After the rehearsal, we went our separate ways and everything was left up in the air. The next day, late afternoon if I recall correctly, my doorbell rang. I had just moved in and didn’t have a phone installed yet. This is before cell phones, texting and e-mail, so if someone wanted to talk to you immediately, the only other options were physically finding you or sending a Western Union telegram. I answered the door and it’s Barry, asking if I could rehearse again that evening. He only lived about five blocks away, on the second avenue side of CBGB, so I assume he got a call from Dibbs or Smut to walk over and find me. He knew where I lived as Dibbs and Jerry had lived there previously. As kismet would have it, I wasn’t working that day and was home unpacking boxes. As to whether I could rehearse that night, I let him know that I would find time between putting my socks into drawers to get there.

It must have been decided after the first rehearsal that I was in the band because on the way to the second one Dibbs said, with a coy smile, “Well Lewis, I guess you’re a Rockat now.” I’m sure he thought it somewhat ironic that this fellow who a little over a year before had appeared before him in red flares and a shag hairdo (his description, not mine) was now in this highly stylized band. I sure found it ironic. As for his tone, it didn’t convey honor or the winning of a prize. It conveyed to me that I was in for an adventure that was both overwhelming but also underwhelming by its daily, grueling mundanity. It was almost like he was saying “kid, you have no idea what you’re getting into.” He wasn’t kidding.

I was told after the next night’s gig at Zappa’s in Brooklyn, we’d be on a multi-week tour heading south and into the mid-west. As a new comer to the road, I was advised on what to bring: the number of suitcases (one), pairs of pants (three), etc. One more thing. “You’ll need a hairdryer,” Smutty told me.

I spent the day gathering up my road needs, getting someone to keep an eye on my apartment and quitting my job at the record shop. There was a moment when I was getting ready for that night’s gig…my first gig…and I looked in the bathroom mirror and noted the moment. I was 21, in a band with a major label record deal and a new apartment that Jerry Nolan had previously lived in. The bathroom had a shower and tub in it too. My previous apartment had a tub in the kitchen and a bathroom in the hall. I smiled as I fixed my perfectly coiffed hair and adjusted my collar. I felt as if I had made a breakthrough and I was on an upwards path towards eternal coolness. I’d started March 3rd at my humdrum record store gig. On March 5th I was a professional musician. It was like I had won the lottery.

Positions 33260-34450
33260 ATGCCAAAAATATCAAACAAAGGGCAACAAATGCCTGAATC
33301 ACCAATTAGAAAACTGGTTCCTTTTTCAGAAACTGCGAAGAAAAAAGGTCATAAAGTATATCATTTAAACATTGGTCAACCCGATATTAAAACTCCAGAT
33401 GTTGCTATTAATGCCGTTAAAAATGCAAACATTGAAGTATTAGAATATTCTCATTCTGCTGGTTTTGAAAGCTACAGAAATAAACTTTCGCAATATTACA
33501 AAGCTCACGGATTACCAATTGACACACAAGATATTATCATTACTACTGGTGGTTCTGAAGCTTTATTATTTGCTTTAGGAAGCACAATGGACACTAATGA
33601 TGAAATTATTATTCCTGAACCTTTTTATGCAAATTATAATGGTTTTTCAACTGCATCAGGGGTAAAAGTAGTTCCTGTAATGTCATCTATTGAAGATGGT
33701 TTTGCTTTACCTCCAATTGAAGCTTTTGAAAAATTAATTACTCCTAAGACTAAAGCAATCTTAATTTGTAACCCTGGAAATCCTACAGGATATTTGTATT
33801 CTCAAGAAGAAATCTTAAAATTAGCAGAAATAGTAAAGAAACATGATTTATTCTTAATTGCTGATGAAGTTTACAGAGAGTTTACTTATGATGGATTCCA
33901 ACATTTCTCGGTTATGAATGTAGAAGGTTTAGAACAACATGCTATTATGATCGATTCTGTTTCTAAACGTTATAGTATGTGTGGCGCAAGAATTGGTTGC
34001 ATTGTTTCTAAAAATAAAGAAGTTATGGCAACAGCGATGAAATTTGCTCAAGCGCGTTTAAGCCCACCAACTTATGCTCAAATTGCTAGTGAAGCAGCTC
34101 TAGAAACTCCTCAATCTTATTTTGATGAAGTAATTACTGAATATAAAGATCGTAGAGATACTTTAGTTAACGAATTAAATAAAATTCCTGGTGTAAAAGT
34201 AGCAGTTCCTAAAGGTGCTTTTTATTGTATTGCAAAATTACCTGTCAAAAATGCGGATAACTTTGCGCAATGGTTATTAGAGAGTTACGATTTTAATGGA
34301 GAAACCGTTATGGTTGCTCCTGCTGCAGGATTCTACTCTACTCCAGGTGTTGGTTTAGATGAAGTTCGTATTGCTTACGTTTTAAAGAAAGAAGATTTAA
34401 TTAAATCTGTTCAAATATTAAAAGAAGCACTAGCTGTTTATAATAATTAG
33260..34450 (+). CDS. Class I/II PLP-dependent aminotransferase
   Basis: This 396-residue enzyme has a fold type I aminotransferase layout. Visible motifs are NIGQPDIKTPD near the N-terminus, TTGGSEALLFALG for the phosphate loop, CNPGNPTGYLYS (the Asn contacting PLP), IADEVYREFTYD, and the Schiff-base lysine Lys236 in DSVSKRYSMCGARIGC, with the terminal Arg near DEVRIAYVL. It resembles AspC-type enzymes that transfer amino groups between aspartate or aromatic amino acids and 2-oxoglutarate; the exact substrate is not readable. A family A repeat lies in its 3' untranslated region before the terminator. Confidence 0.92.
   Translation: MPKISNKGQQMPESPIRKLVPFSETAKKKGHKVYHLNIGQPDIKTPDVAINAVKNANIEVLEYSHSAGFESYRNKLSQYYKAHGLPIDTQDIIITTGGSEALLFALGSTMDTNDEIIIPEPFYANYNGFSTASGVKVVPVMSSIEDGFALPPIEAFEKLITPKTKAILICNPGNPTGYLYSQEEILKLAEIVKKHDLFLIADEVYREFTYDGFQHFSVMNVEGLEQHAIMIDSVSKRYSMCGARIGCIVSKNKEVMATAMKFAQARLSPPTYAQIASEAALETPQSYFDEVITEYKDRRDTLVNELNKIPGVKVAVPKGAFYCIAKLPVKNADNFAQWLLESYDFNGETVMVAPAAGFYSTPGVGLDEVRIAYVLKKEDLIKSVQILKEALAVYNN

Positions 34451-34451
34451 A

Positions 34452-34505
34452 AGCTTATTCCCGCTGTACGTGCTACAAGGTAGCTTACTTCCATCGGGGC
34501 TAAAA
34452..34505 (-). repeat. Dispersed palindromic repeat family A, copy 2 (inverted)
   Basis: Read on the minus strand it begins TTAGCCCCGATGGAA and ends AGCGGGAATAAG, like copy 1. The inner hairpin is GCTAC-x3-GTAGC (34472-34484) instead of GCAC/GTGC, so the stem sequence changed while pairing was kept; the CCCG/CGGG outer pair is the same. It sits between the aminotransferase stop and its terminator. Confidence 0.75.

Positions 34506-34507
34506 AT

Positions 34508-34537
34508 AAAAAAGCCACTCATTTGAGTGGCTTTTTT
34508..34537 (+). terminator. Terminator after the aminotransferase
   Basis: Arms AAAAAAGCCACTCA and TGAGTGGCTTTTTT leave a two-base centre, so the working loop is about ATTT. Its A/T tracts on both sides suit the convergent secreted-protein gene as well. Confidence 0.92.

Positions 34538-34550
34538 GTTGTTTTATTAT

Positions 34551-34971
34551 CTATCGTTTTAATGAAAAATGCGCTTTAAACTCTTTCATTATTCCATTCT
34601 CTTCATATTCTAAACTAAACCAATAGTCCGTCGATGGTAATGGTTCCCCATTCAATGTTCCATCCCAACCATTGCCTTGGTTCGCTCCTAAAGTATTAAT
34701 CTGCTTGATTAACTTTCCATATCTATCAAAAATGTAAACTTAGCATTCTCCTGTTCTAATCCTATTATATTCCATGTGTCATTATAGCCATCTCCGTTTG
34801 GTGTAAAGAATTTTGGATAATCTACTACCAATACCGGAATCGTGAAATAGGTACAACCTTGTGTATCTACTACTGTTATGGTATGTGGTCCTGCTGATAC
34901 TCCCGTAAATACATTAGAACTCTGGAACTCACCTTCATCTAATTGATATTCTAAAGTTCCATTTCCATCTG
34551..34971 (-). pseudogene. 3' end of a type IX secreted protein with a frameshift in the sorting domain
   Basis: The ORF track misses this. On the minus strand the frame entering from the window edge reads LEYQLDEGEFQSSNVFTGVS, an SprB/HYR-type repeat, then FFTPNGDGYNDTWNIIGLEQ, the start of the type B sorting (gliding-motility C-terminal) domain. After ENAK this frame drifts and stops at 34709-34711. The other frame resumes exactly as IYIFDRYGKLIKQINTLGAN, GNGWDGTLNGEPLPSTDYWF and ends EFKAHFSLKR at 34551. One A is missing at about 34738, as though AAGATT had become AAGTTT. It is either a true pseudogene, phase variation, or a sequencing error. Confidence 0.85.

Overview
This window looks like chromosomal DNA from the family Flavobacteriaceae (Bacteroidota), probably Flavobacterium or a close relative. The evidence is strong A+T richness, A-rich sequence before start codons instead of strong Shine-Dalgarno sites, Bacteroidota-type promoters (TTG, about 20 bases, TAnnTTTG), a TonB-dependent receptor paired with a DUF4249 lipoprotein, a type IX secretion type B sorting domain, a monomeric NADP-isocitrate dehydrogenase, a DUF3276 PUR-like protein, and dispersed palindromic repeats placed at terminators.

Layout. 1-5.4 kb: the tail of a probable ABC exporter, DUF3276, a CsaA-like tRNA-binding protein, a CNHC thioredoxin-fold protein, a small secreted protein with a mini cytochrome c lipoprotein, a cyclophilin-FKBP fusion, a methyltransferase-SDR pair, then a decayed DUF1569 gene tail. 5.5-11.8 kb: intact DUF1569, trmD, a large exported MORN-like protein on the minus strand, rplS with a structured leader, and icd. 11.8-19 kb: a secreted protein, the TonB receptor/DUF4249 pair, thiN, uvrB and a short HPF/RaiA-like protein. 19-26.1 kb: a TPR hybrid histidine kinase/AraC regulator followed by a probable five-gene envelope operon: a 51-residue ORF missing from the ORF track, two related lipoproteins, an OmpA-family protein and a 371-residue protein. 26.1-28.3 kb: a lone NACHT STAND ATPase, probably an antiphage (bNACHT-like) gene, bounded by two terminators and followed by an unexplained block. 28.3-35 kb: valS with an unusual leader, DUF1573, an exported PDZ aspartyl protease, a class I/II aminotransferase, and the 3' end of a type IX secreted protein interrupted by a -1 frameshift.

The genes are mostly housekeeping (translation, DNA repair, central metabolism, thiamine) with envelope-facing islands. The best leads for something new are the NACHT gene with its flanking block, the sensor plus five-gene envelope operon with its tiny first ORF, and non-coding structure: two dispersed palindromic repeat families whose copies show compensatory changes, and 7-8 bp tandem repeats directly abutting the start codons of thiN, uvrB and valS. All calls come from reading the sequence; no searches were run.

Before the show, in a mentoring and helpful gesture I’m sure, one unnamed band member caringly asked if I was nervous. Before I could answer, I smelled something horrible. I suspected what it was but being the new guy didn’t feel I could say anything. Before I knew it, another band member said, “What’s that fuc*ing awful smell?” The previously caring partner was also a silent cheese cutter. He was now on a chair with his legs over his head, cackling and spreading his butt cheeks…yes, his pants were still on thankfully. Dibbs was right: I was in for an adventure. And yes, the passing of gas, not always silently, would soon reveal itself to be a universal activity on the road. Cool? Nah. Did it break up the boredom as well as the wind? Yes.